Missed our Wednesday Lunch Club with dermatology nurse Julie Van Onselen? Don’t worry, you can read all of the expert advice she shared here
Every week at Mother&Baby we bring you the Wednesday Lunch Club – a chance to get brilliant advice for your parenting questions from a top expert. This week, dermatology nurse Julie Van Onselen was on standby to answer your questions.
An independent dermatology nurse, Julie specialises in skin conditions and works for the National Eczema Society. She’s also a member of the British Dermatology Nursing Group and has extensive experience as an educator in this area.
If you missed the chat, here’s what happened…
My two-year-old daughter has small red blisters on her fingers and palms that crack and go dry and itchy. Any advice?
Julie: I am sorry to hear your child has problems sore hands. I wonder if her skin problem has been diagnosed. I suggest you take her to your GP, as she may need treatment creams prescribed. In the meantime do use bland moisturisers for washing (avoid soap) and moisturising.
My little girl has eczema and is 10 months old. We get prescription creams but is there anything else we can do to relieve itching?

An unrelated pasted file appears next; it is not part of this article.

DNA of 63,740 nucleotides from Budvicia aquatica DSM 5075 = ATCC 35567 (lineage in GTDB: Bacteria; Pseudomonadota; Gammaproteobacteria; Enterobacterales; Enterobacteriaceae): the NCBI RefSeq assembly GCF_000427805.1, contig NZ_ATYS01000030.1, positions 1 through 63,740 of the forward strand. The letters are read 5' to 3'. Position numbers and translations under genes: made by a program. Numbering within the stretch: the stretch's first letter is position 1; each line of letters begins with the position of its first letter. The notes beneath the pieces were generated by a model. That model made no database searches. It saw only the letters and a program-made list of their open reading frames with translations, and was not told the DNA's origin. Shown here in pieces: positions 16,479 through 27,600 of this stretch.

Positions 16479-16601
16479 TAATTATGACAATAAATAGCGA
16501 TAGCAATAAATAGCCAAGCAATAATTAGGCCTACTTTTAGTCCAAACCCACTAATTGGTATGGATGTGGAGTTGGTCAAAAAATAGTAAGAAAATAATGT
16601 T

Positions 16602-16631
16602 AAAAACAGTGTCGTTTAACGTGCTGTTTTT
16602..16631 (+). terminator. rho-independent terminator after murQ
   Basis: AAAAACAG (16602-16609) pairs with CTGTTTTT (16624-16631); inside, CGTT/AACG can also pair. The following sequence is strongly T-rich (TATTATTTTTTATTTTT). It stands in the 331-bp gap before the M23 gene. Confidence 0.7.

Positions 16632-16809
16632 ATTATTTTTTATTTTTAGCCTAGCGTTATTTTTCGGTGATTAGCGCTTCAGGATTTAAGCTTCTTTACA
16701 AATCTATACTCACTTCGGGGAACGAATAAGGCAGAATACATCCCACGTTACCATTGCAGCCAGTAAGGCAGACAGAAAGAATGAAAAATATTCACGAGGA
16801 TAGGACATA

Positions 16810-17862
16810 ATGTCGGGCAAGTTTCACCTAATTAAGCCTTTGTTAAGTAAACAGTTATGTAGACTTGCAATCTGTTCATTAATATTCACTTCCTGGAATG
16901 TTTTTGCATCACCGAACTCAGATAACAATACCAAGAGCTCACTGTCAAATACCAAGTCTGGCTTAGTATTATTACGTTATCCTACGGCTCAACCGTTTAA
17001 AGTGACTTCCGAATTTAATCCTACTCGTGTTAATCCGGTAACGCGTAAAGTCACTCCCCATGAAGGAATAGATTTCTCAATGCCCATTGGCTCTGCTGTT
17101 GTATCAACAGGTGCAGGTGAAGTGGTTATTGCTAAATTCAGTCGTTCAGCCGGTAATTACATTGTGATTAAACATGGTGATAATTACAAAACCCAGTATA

Sometimes knowing how to exactly use prescription creams can make all the difference
Julie: I am sorry to hear your baby has eczema, itching is a difficult symptom to control but always worst when eczema is flaring. Also changes in season, especially going into to Autumn and turning on the heating is a trigger for most people with eczema. Do ask your health visitor to run through how to use all the creams, where to apply, how much to use and when to stop flare treatment creams.
Sometimes knowing how to exactly use prescription creams can make all the difference. You should use emollients everyday, several times a day for washing, bathing and moisturising and avoid all soap and bubble baths. If you would like more eczema advice, I highly recommend The National Eczema Society, they have a helpline where you can speak to an adviser on 0800 089 1122 and a website.
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My son has some dry spots on his skin. Not red or anything. What should I do?
Julie: If the spots are not red or itchy, your son probably has dry skin, so try some bland moisturiser and see if this helps. If he is a baby this may just be due to developing skin, if he is older and you want to reassure yourself, do discuss with your health visitor or take him to see your GP.